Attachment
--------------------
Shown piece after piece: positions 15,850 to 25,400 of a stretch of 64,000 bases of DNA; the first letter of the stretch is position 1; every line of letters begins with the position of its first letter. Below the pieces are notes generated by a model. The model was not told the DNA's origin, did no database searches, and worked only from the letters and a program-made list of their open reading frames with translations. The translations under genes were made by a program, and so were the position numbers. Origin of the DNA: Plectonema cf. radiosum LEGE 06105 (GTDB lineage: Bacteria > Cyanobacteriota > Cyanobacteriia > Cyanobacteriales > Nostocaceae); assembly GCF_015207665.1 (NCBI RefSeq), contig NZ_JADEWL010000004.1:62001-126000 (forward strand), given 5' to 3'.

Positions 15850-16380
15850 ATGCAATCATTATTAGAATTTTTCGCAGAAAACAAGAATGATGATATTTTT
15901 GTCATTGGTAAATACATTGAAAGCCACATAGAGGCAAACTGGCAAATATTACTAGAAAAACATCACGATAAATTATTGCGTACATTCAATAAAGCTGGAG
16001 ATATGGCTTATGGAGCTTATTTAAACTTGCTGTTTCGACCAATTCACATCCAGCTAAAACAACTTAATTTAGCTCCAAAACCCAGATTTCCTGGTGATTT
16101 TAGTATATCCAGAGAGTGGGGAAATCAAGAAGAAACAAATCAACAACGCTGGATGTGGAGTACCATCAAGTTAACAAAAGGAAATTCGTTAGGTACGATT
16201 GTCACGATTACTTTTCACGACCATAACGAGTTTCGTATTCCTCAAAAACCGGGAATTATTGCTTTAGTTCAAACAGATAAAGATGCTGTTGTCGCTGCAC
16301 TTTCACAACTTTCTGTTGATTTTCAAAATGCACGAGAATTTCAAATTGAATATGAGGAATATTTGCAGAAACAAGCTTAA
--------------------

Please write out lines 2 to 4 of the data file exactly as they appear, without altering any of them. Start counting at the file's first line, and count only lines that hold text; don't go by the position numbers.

Positions 15850-16380
15850 ATGCAATCATTATTAGAATTTTTCGCAGAAAACAAGAATGATGATATTTTT
15901 GTCATTGGTAAATACATTGAAAGCCACATAGAGGCAAACTGGCAAATATTACTAGAAAAACATCACGATAAATTATTGCGTACATTCAATAAAGCTGGAG